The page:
Mr Slaughter: Well, I think probably only one of the companies surveyed is not a member of the trade association.

  Q312  Mr Chaytor: Only one is not a member?

  Mr Slaughter: Yes.

  Q313  Mr Chaytor: Okay, but how do your members perform? If only one company is not a member then inevitably all the rest of the companies surveyed are members?

  Mr Slaughter: Well, it depends how you want to draw it.

  Q314  Joan Walley: I just wanted to press you a bit further on the point that Mr Chaytor was making in respect of energy efficiency. Am I right in thinking that there has just been the consultation about the new regulations in respect of energy efficiency in terms of insulation of houses?

  Mr Hornby: It is to be issued for consultation at the end of this month.

  Q315  Joan Walley: Right. Presumably this is something that you have discussed and have got some view on. What is your bottom line on that? It would be very interesting as well, I think, for the Committee to have a copy of that response to ODPM.

  Mr Hornby: There are some unknowns in there at the moment. The actual calculation methodology I believe will change from a table of minimum new values to actually a calculation which predicts the amount of carbon emissions to achieve a pass—

  Q316  Joan Walley: Well, never mind the technicalities of it, as a trade association what would you like the Government to be doing in respect of those regulations? If you were briefing Government in terms of the way forward you would like to be going, where are you pitching it at in terms of energy efficiency and insulation?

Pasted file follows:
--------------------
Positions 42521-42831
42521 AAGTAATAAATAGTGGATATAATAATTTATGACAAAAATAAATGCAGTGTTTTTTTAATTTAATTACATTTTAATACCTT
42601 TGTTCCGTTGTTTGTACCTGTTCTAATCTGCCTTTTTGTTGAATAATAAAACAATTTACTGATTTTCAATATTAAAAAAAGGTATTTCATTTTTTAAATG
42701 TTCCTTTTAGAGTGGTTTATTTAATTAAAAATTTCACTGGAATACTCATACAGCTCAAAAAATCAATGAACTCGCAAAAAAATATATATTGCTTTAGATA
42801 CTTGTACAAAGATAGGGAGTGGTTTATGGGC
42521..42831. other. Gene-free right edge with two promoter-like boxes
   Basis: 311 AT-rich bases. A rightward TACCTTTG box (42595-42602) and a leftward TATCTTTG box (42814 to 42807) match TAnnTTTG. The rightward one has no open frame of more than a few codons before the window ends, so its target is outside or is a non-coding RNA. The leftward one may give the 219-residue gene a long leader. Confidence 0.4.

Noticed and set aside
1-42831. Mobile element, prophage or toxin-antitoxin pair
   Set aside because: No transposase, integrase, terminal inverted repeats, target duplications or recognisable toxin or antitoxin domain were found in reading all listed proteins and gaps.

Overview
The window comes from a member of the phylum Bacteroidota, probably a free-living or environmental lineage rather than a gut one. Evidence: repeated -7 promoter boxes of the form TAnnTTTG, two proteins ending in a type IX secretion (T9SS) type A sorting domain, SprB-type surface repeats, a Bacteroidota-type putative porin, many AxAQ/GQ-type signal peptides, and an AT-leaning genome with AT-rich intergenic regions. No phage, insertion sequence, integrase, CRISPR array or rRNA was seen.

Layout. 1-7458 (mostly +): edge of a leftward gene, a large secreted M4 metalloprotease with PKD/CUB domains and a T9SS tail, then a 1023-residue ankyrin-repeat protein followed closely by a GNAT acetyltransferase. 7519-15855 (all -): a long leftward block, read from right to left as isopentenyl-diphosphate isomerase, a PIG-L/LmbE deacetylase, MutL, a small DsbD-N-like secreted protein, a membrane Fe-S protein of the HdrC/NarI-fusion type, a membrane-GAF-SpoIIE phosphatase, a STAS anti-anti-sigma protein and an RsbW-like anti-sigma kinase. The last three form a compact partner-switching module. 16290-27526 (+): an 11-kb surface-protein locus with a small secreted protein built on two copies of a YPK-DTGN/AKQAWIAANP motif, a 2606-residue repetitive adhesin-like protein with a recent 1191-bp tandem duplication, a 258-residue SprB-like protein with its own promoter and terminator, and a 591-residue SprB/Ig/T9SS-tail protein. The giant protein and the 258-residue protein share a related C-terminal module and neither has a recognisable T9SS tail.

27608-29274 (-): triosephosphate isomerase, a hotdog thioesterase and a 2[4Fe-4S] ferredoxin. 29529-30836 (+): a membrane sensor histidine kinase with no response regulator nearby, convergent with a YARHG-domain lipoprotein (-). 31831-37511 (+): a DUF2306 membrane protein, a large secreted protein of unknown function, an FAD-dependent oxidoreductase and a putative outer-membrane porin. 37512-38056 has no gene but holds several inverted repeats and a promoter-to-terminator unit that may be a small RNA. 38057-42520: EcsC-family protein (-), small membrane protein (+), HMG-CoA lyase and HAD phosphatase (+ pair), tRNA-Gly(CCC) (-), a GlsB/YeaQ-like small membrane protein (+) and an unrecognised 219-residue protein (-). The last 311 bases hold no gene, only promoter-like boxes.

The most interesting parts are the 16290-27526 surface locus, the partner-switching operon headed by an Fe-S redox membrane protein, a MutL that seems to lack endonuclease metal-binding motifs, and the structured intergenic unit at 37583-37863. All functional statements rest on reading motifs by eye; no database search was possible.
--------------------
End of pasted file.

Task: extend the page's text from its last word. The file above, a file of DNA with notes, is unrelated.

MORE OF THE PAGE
Mr Hornby: Well, it is a constant improvement of the energy efficiency of homes, which we appreciate the Government is—

  Q317  Joan Walley: But do you want it? Are you willing to go down that route, quicker rather than later? I do not get the feeling that you do. I feel that you are trying to slow it down. The Committee visited Aberdeen last week and the one message that we were given was, "Whatever you do, if you can influence anything, get better insulation in terms of the construction of buildings." Why are you not shouting that from the roof tops?

  Mr Whitaker: Well, because there are lots of practical issues.

  Q318  Joan Walley: So it cannot be done?

  Mr Whitaker: No, we are not saying it cannot be done, we are saying that there are practical issues that—

  Q319  Mr Francois: That are affecting profits?

  Mr Whitaker: Yes, it affects the way that we build. It affects the building techniques that we use, it affects the skills that we have got, it affects the type of housing that we build.